Re: Do kernel threads need their own stack?

Date: Thu Jul 19 2001 - 05:57:38 EST

If you are talking about kernel stack for the child... alloc_task_struct() does
that in do_fork()


Brent Baccala <> on 07/18/2001 01:46:27 PM

To: cc: (bcc: Amol Lad/HSS)

Subject: Do kernel threads need their own stack?

Hi -

I'm experimenting with some code to track down stack overruns in the kernel, and I've stumbled across some stuff in the i386 kernel_thread code that strikes me as very suspicious. This is 2.4.6.

First off, here's kernel_thread from arch/i386/kernel/process.c:

int kernel_thread(int (*fn)(void *), void * arg, unsigned long flags) { long retval, d0;

__asm__ __volatile__( "movl %%esp,%%esi\n\t" "int $0x80\n\t" /* Linux/i386 system call */ "cmpl %%esp,%%esi\n\t" /* child or parent? */ "je 1f\n\t" /* parent - jump */

... stuff omitted ...

"1:\t" :"=&a" (retval), "=&S" (d0) :"0" (__NR_clone), "i" (__NR_exit), "r" (arg), "r" (fn), "b" (flags | CLONE_VM) : "memory"); return retval; }

The register constraints make sure that the "a" register (eax) is operand 0 and contains __NR_clone to start with. The "b" register (ebx) contains (flags | CLONE_VM). We save the stack pointer to ESI and INT 80, which (combined with the __NR_clone in eax) lands us in sys_clone (same file):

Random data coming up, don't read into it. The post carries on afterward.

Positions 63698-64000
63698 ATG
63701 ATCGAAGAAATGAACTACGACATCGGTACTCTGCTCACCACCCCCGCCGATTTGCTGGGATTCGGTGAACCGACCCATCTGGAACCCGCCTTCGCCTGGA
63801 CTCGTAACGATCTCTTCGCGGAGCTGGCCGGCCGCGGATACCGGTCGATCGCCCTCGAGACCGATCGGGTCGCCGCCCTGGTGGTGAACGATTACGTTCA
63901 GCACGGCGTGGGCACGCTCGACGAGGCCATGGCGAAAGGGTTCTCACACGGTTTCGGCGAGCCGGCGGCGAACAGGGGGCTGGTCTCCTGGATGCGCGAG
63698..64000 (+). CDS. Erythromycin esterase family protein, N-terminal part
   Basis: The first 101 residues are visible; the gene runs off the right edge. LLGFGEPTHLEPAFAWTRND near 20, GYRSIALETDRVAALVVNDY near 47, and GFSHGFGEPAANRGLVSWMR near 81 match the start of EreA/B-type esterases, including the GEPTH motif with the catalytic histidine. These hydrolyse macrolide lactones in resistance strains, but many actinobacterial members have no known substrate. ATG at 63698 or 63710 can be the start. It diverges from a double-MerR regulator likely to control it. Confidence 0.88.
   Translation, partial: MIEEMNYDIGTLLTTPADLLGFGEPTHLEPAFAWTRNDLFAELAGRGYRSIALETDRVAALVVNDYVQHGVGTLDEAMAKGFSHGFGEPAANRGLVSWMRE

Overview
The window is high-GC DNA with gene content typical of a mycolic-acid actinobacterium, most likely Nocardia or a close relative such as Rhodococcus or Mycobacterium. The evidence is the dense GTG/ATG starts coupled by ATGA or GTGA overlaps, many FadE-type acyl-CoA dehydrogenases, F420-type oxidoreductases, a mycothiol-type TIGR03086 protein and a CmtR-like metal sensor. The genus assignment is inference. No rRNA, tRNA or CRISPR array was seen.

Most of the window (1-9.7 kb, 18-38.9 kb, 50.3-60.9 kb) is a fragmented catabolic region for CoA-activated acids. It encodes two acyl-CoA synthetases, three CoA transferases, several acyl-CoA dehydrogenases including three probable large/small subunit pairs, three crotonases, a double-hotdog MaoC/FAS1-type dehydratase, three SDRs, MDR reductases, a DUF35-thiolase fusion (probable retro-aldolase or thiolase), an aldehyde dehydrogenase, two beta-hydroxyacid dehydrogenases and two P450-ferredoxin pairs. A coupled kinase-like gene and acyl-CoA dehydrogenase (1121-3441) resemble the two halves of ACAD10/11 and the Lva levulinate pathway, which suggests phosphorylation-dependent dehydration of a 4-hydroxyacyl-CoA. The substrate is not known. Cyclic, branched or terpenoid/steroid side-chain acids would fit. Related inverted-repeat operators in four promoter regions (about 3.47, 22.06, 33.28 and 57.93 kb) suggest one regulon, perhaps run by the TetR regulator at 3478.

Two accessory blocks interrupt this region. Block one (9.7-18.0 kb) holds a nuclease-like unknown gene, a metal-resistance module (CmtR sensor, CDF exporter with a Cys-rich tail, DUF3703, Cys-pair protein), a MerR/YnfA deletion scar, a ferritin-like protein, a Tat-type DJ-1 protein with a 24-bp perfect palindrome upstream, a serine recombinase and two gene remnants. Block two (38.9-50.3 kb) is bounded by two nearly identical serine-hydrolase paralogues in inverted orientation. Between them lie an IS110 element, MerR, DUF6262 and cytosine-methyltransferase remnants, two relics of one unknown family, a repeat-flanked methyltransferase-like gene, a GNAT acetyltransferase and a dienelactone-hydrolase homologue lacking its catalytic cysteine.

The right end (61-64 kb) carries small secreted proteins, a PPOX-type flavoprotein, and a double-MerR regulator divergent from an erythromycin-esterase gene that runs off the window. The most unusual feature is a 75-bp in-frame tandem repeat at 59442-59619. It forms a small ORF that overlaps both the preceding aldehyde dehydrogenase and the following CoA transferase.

asmlinkage int sys_clone(struct pt_regs regs) { unsigned long clone_flags; unsigned long newsp;

clone_flags = regs.ebx; newsp = regs.ecx; if (!newsp) newsp = regs.esp; return do_fork(clone_flags, newsp, &regs, 0); }

The first thing I notice is that this function refers not only to the clone flags in ebx, but also to a "newsp" in ecx - and ecx went completely unmentioned in kernel_thread()! A disassembly of kernel_thread shows that "arg" winds up in ecx before the system call, so I guess this is what gets passed to do_fork(), where (I think) it ultimately ends up being the child's stack pointer.

In the case of bdflush_init() (end of fs/buffer.c), what gets passed in as "arg" is the address of a semaphore on the stack - the only variable allocated by the function. That means that the child's stack pointer starts at the bottom of the parent's stack in bdflush_init() and grows down from there. And if the parent never goes deeper into its stack than bdflush_init(), I guess it works - sort of.

Anyway, I'm confused. My analysis might be wrong, since I don't spend that much time in the Linux kernel, but bottom line - doesn't kernel_thread() need to allocate stack space for the child? I mean, even if everything else is shared, doesn't the child at least need it's own stack?

I need to stare at this more, but maybe somebody else can explain what's going on here. At the very least, I think kernel_thread() needs to explicitly specify what goes into the ECX register, because it looks to me like it's just the luck of the compiler's draw...

-- -bwb

Brent Baccala

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